Knee Fracture: Causes, Symptoms And Treatment

by Administrator 26. January 2017 11:08

Knee is the largest and most complex joint in the body comprising of three major bones femur, tibia and patella (knee cap). Other components include fibula, cartilages, ligaments and tendons. This joint is responsible for the flexible movement, bending and folding of the legs. It is highly prone to muscle tear and bone injuries. A fracture refers to a broken bone in the knee which in most cases is patella, but in severe conditions the other major bones are also affected. Based on the severity of injury they are classified into non-displaced, partial displaced and completely displaced fractures.

Risk factors

  • Knee joints  may degenerate with the age
  • Women going through postmenopausal period have decreased bone mass and are prone to fractures
  • People suffering from Osteoporosis have weaker bones
  • Obese people have a higher risk of knee fracture, because  excess weight puts a lot of pressure on the knees
  • Persons doing excessive exercises or playing high impact sports
  • Climbing a lot of stairs puts strain on the knees and damages the cartilage

Causes

  • A sudden jerk in the joint after falling from a moving vehicle
  • Lifting heavy weights
  • A tear in meniscus
  • Weak bones due to calcium and vitamin deficiency

Symptoms

  • Problem in walking
  • Incapability to straighten the knee
  • Swelling and stiffness around the knee
  • Pain
  • Cracking sounds when knee is bent or straightened
  • Change in knee’s shape.
  • Numbness in the leg below the knee

Diagnosis

  • The doctor  may diagnose the severity of injury by taking an X-Ray or a stress radiograph
  • CT scans may be necessary to completely understand the damage caused by the fracture
  • MRI scans may be required to visualize the soft tissue injuries
  • Arthrocentesis (collecting synovial fluid from a joint capsule) may also be done if the patient has Arthritis, to see blood and fat globules which are the indicators of knee fracture

Treatment

Non-surgical treatment

  • Cast: The doctor may advise the patient to put the fractured knee in a cast in order to restrict its movement and promote healing.
  • Medication: Anti-inflammatory medications and painkillers can be prescribed by the doctors to provide relief from pain.
  • Braces/Splint: The use of supportive devices like braces can be suggested by the doctors. After looking at the fracture’s healing speed the immovable braces can be replaced with the flexible ones.
  • Crutches or wheelchair: Doctors may recommend people with knee fractures to use crutches or wheelchair to avoid putting weight on the knee while walking.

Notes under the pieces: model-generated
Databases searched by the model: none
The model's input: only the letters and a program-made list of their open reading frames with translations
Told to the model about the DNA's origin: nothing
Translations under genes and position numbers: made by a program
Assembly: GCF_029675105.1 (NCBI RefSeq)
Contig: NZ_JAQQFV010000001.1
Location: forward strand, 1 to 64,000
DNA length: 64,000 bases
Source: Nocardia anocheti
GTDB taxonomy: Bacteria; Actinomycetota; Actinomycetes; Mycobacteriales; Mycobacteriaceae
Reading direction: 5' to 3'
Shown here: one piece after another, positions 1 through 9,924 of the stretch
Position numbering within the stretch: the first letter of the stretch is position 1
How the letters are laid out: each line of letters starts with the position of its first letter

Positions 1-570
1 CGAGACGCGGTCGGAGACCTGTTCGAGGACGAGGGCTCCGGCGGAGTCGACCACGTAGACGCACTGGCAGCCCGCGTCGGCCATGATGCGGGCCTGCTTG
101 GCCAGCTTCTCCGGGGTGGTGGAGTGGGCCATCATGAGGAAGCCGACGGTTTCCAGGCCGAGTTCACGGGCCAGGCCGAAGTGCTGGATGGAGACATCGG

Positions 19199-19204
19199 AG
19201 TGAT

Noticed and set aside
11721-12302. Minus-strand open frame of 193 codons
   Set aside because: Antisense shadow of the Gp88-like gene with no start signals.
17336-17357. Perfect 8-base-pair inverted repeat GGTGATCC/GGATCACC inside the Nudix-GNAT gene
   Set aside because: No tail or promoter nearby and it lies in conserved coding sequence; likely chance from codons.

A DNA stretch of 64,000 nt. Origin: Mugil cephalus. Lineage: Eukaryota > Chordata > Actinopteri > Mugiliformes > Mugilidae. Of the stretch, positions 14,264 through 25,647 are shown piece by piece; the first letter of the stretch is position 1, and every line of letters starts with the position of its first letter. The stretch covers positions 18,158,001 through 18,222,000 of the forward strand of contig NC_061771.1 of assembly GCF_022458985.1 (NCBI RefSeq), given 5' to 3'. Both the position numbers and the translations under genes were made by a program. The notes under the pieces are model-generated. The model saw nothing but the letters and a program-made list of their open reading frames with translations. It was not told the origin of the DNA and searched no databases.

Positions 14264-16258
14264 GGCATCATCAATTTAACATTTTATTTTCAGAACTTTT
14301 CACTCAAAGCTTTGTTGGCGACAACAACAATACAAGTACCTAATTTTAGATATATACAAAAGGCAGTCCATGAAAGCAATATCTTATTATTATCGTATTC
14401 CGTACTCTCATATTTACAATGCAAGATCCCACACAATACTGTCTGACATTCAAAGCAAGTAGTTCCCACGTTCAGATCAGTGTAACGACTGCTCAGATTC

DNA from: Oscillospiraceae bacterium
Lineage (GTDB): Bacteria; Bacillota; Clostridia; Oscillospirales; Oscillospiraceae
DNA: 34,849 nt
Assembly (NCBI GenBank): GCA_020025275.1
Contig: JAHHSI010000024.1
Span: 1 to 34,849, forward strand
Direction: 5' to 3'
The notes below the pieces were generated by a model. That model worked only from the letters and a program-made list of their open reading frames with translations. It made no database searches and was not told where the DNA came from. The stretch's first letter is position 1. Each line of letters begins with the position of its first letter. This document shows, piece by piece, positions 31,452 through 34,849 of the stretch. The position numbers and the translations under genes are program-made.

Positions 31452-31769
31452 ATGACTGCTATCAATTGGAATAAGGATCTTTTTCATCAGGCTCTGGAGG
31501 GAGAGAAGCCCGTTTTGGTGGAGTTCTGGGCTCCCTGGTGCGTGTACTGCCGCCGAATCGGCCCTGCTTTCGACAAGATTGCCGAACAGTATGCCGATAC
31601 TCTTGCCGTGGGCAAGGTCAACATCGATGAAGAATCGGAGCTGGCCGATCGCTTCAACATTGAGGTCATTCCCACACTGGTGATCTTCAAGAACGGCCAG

Surgical treatment

  • Internal Fixation Surgery: Depending upon the severity of fracture, the doctor may use metal pins and screws to put back the broken bone in place.
  • Knee replacement: In case of unrepairable damage surgeon may remove the patella and replace it with an artificial one.

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Knee Cartilage Tears: Orthopedic Treatment In Frisco, TX

by Administrator 16. January 2017 11:16

Knee Cartilage is a connective tissue that acts a cushion and protects the knee joint from sudden jerks or shocks.  There are two types of cartilage tissues present in the knee, the first one known as meniscus (presents between the bones) and the second as articular cartilage (covers end of the bones) respectively. Though cartilage is a tough tissue it is highly susceptible to injuries and the condition is majorly seen in elderly, obese and sportspersons.

Causes

  • A sudden jerk to the joint during a fall from an automobile accident or while playing contact sports like rugby, football etc.
  • Injury caused by sudden twisting of the knee
  • Over use of the joint
  • Lack of movement
  • Degeneration of tissues in elderly people

Symptoms

  • Persistent pain in the joint while walking or even resting
  • Swelling
  • Stiffness
  • Grinding sensation
  • Feeling that the joint will give away
  • Unusual lumps or bumps on the affected area
  • Pain in the knee joint
  • Difficulty in straightening the leg

Diagnosis

  • The doctor may recommend a McMurray’s Test or Thessaly’s Test in order to diagnose meniscal tears.
  • Certain imaging tests may also be suggested by the doctor to assess the condition. These include -
  • Magnetic Resonance Imaging (MRI) scans – This test may help the doctor to visualize the damaged tissue in the knee